Cuban Environmental Science
Grant Recipient: Environmental Defense Fund (EDF)
Project Support: Improving Environmental Science in Cuba for Healthy Marine Ecosystems
EDF’s work to protect important shared marine resources in the U.S. Southeast, the Gulf of Mexico and Caribbean depends upon close working partnerships with world-class — but under-resourced and little-known — Cuban environmental scientists. A biodiversity hotspot, Cuba has regionally important marine and coastal ecosystems. With connectivity to the United States, the window of opportunity is now to share our resources and to work together towards solutions.
Over the past 12 years, and with a special license from the U.S. Department of Treasury, EDF has built strong relationships with Cuban environmental institutions and Cuban environmental scientists, who are among the best educated and most experienced in the region. Cuban scientists’ rigorous research has informed important environmental policy initiatives, including the Cuban government’s decision to include 25% of the insular shelf in marine protected areas (MPAs). The current 108 MPAs represent the following:
– 15% of the Cuban insular shelf – 16 fish spawning sites
– 35% coral reefs – 31% seagrass beds
– 27% mangroves
However, because of inadequate funding and other constraints on research, field work in Cuba has been limited and much remains unknown about critical issues such as overfishing, the benefits of MPAs, and ecosystem vulnerability to changing ocean conditions. These gaps in knowledge hamper the development of sound environmental policy and effective fisheries management.
With support from the Waitt Foundation, EDF is launching a new initiative in 2013, led by Dan Whittle, to support collaborative field research with scientists from Cuba’s Center for Marine Research. This initiative will enable teams of Cuban and American scientists to carry out a series of two- to four- week research cruises aboard the Cuban research vessel Felipe Poey and will support year-round port sampling of shark landings in at least four Cuban ports.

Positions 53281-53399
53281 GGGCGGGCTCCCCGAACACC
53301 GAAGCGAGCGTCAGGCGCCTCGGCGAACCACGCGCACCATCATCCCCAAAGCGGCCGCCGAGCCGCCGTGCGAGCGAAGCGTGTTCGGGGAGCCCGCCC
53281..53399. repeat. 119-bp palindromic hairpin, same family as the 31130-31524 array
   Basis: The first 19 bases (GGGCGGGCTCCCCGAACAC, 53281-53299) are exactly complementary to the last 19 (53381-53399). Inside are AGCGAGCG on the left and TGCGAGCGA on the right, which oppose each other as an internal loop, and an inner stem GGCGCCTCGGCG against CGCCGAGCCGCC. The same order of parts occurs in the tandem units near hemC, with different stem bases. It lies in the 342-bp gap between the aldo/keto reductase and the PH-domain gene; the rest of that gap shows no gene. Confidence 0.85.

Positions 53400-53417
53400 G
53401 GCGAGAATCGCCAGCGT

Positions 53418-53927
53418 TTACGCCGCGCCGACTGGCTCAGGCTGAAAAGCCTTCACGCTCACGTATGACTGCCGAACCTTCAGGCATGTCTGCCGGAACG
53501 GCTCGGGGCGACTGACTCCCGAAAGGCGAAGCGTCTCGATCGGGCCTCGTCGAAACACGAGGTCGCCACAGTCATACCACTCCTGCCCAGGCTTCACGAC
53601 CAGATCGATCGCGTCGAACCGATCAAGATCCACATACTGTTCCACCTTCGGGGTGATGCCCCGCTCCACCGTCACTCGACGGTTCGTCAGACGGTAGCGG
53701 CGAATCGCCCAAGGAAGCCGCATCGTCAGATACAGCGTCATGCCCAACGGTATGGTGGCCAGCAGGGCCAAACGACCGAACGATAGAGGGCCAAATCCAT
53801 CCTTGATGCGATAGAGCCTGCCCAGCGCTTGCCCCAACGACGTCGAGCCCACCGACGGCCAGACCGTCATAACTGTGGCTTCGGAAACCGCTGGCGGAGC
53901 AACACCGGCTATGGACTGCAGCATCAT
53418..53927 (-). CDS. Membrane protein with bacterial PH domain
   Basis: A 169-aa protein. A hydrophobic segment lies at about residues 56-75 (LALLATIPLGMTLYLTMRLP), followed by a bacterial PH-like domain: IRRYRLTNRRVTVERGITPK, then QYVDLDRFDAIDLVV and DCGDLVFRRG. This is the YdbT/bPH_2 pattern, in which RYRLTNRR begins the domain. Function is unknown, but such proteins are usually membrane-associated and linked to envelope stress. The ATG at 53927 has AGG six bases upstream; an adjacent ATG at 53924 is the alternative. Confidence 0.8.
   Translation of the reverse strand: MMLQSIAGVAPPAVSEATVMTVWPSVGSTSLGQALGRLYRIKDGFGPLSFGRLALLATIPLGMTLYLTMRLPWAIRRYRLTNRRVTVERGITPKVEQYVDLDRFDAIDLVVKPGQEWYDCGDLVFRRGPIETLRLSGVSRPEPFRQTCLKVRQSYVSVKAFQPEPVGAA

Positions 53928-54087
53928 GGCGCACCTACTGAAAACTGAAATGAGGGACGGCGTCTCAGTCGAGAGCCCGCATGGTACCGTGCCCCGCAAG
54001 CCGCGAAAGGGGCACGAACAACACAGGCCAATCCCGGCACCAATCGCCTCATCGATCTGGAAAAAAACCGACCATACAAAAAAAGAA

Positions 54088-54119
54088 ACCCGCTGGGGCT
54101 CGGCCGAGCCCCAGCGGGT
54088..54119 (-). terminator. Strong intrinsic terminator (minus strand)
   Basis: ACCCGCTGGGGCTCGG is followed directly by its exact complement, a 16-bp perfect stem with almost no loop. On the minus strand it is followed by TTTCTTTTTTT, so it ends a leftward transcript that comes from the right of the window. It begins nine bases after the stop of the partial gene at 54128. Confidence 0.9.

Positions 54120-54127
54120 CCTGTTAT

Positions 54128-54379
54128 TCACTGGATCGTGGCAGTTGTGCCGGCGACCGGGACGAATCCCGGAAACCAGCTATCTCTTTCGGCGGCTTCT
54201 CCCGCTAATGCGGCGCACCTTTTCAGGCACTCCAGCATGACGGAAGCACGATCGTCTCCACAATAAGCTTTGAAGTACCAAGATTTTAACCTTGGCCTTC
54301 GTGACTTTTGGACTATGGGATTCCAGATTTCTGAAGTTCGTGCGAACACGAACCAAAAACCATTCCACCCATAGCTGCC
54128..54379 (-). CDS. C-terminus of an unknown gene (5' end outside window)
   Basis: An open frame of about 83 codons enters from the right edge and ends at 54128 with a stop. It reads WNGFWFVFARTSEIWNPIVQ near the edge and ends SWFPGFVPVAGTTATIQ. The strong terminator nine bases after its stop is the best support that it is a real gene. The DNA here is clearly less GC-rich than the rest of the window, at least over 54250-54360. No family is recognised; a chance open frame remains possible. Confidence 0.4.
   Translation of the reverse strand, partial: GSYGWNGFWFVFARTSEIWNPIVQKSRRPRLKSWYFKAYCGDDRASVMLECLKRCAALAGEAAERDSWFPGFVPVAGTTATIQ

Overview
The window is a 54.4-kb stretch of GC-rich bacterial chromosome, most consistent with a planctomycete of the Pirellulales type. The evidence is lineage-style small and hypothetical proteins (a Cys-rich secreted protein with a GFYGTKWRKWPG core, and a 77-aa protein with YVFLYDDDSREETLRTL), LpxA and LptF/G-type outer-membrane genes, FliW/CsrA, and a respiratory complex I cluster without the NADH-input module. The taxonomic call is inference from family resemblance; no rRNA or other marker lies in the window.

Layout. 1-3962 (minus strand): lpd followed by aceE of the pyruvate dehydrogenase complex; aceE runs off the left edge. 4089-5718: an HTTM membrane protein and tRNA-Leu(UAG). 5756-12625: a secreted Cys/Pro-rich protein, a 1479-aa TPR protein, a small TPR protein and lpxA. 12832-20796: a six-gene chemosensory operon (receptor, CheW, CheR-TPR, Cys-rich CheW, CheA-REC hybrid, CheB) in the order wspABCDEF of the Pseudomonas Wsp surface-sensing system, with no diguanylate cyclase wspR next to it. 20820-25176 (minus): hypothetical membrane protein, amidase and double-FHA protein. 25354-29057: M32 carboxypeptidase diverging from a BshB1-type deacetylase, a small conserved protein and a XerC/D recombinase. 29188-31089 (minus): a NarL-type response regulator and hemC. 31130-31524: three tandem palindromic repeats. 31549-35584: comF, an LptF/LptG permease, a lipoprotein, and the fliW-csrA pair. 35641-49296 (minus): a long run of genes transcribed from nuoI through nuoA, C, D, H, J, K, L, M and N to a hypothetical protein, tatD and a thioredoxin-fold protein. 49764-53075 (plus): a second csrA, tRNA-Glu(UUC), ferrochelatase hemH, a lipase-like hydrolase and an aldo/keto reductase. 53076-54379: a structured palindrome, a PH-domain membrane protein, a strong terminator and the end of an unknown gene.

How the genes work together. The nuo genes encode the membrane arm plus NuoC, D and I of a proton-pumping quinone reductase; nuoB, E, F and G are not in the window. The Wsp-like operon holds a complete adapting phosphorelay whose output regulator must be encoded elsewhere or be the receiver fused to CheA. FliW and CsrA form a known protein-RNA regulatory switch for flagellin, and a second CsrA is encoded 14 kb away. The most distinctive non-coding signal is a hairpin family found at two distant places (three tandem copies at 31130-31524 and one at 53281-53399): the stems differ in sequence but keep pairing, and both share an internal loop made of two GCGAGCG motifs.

The overarching project goal is to generate scientific research that can inform sound policy to improve the performance of fisheries and MPA networks. Specific objectives are to:
1. Facilitate Cuban environmental scientists’ research and promote international awareness of Cuba’s high-quality marine science.
2. Collect biological and ecological data essential to the management of sharks and selected reef fish.
3. Assess the biological, ecological and socioeconomic performance of existing Cuban MPAs.
4. Characterize the socioeconomic contribution of fisheries and MPAs to the economy.
5. Use research results to inform conservation and management strategies.
For more information on the expedition results, click here to view the full report, Improving Environmental Science in Cuba for Healthy Marine Ecosystems.
Daniel Whittle directs EDF’s work to advance conservation of marine and coastal ecosystems in Cuba. He works with Cuban scientists, lawyers and resource managers to identify and implement collaborative strategies for fisheries management, coral reef conservation, and sustainable coastal development in Cuba and the region.
For the last decade, Whittle has been collaborating with Cuban fishermen, scientists and environmental officials on ways to protect shared resources like fish and marine mammals. Operating under a special license from the U.S Treasury Department, he’s also working to ensure that the right safeguards are in place for projected oil development off Cuba’s northwest coast.